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Stress Fractures in the Foot
What are Stress Fractures in the Foot?Stress fractures are tiny cracks that can develop in a bone as a result of repetitive small traumas or abnormally high pressures going through a particular bone. Stress fractures in the feet most commonly occur in the second and third metatarsals and less commonly in the fifth metatarsal, sesamoids, navicular and calcaneus.
Causes of Stress Fractures in the Foot
- A sudden increase in high impact activities such as running, jumping, dancing.
- Incorrect foot or lower limb mechanics or activity technique.
- Poor bone density.
- Midsole of runners worn out, shoe lacking support or poor fit.
- Women are generally more likely to develop a stress fracture than men.
- A gradual increase in pain during activity.
- Relieved with rest.
- People with stress fracture often complain of pain at night in bed.
- Pain is often experienced on palpation of the affected bone.
- Stress fractures are often diagnosed through subjective and physical assessment alone.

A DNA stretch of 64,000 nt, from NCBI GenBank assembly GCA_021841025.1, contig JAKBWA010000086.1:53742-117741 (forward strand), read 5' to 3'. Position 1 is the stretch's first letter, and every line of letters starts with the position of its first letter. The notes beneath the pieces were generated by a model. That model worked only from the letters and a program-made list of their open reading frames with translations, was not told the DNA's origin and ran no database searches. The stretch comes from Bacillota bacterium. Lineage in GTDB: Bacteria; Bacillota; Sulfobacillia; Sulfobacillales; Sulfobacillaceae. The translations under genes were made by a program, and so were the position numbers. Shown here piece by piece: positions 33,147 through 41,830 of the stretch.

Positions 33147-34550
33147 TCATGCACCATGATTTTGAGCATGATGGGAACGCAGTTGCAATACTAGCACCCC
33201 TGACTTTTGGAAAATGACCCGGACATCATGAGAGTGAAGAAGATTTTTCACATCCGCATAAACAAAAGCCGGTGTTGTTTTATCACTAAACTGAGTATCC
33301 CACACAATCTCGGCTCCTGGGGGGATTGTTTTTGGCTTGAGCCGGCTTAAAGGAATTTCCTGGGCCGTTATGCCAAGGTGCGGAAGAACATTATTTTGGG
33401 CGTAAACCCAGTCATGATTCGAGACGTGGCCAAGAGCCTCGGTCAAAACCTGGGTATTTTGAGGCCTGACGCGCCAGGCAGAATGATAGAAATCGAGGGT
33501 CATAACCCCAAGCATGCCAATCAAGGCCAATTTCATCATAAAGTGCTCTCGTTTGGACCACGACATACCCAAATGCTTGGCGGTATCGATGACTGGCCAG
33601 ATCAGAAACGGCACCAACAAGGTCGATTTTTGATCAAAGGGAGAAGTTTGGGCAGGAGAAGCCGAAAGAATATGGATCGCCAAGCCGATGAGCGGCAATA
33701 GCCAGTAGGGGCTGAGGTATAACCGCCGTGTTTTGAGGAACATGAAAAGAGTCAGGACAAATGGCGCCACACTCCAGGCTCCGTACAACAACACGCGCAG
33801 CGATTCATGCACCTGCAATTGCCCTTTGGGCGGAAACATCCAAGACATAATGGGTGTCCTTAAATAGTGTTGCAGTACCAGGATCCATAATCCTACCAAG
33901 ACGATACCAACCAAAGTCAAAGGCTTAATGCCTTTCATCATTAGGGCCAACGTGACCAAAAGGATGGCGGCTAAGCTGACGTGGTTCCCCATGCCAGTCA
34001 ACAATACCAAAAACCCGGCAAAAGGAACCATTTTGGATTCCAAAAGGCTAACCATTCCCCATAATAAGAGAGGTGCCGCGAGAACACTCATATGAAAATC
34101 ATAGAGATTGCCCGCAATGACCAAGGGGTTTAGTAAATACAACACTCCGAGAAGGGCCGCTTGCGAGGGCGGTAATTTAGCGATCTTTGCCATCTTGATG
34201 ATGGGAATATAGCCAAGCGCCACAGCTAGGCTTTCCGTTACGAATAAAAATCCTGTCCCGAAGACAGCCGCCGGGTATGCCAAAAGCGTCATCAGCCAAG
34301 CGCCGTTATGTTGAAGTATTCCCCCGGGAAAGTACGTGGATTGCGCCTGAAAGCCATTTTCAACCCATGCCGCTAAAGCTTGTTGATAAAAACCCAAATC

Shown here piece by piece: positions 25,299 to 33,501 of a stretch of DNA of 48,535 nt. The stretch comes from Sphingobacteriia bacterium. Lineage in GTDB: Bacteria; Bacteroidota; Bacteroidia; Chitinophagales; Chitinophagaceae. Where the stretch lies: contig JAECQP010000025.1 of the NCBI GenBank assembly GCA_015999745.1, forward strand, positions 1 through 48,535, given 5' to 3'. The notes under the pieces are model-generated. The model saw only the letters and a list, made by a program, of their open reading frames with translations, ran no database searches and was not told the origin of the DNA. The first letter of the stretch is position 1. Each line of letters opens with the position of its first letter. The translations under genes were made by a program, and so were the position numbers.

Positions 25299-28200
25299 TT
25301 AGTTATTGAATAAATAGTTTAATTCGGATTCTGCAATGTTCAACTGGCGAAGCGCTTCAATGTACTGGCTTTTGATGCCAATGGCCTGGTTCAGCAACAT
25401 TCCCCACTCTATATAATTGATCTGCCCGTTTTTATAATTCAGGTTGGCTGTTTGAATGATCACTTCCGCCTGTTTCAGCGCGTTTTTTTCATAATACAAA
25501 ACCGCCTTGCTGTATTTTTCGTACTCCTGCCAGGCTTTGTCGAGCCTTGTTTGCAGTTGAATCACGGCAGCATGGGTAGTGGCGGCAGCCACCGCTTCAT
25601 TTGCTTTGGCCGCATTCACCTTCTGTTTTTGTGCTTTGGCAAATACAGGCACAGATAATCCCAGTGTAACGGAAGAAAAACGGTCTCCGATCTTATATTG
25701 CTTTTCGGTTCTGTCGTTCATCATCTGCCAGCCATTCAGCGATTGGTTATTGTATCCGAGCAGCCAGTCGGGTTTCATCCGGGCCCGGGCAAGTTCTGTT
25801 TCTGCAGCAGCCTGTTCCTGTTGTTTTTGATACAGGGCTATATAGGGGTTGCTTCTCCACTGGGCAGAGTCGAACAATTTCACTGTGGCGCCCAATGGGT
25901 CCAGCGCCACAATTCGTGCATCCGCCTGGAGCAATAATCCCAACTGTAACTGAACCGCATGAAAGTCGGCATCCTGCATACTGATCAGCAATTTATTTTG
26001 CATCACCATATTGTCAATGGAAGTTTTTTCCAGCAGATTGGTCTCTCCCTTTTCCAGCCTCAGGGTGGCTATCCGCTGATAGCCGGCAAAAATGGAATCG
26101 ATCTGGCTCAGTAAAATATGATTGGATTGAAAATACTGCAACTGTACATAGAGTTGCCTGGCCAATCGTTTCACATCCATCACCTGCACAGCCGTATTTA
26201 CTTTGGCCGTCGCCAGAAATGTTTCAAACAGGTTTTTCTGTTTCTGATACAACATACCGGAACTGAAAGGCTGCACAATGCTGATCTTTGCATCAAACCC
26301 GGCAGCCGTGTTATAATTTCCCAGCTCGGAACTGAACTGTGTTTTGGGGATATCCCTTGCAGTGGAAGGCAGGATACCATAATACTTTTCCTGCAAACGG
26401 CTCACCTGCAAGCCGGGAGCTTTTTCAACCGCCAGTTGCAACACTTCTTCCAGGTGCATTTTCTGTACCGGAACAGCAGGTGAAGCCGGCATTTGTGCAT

- X-ray’s are sometimes requested however they often fail to show up a stress fracture.
- A bone scan is a more sensitive imaging modality and is often used in cases where x-rays have failed to demonstrate the stress fracture.
Suggestions for Managing Stress Fractures in the Foot
- Activity modification or ceasing any activity which elicits pain.
- Replacing, changing or modifying your footwear. Ask your podiatrist for information regarding the most appropriate shoe for your foot type/condition.
- Padding and/or orthotics may help to redistribute the high pressures and offload the affected bone.
- Strengthening and stretching programs to help increase strength around the affected bone may be prescribed to increase stability of the foot and reduce high pressures in the region.
- In more severe cases an orthopaedic shoe/boot may be prescribed for approximately 4-6 weeks to help immobilize the foot and reduce foot plantar pressures.
- To help prevent stress fractures from occurring make sure to gradually increase activity levels or mileage when beginning an exercise regime.
- Contact your podiatrist or health professional as soon as possible to help reduce the severity of the fracture and speed recovery.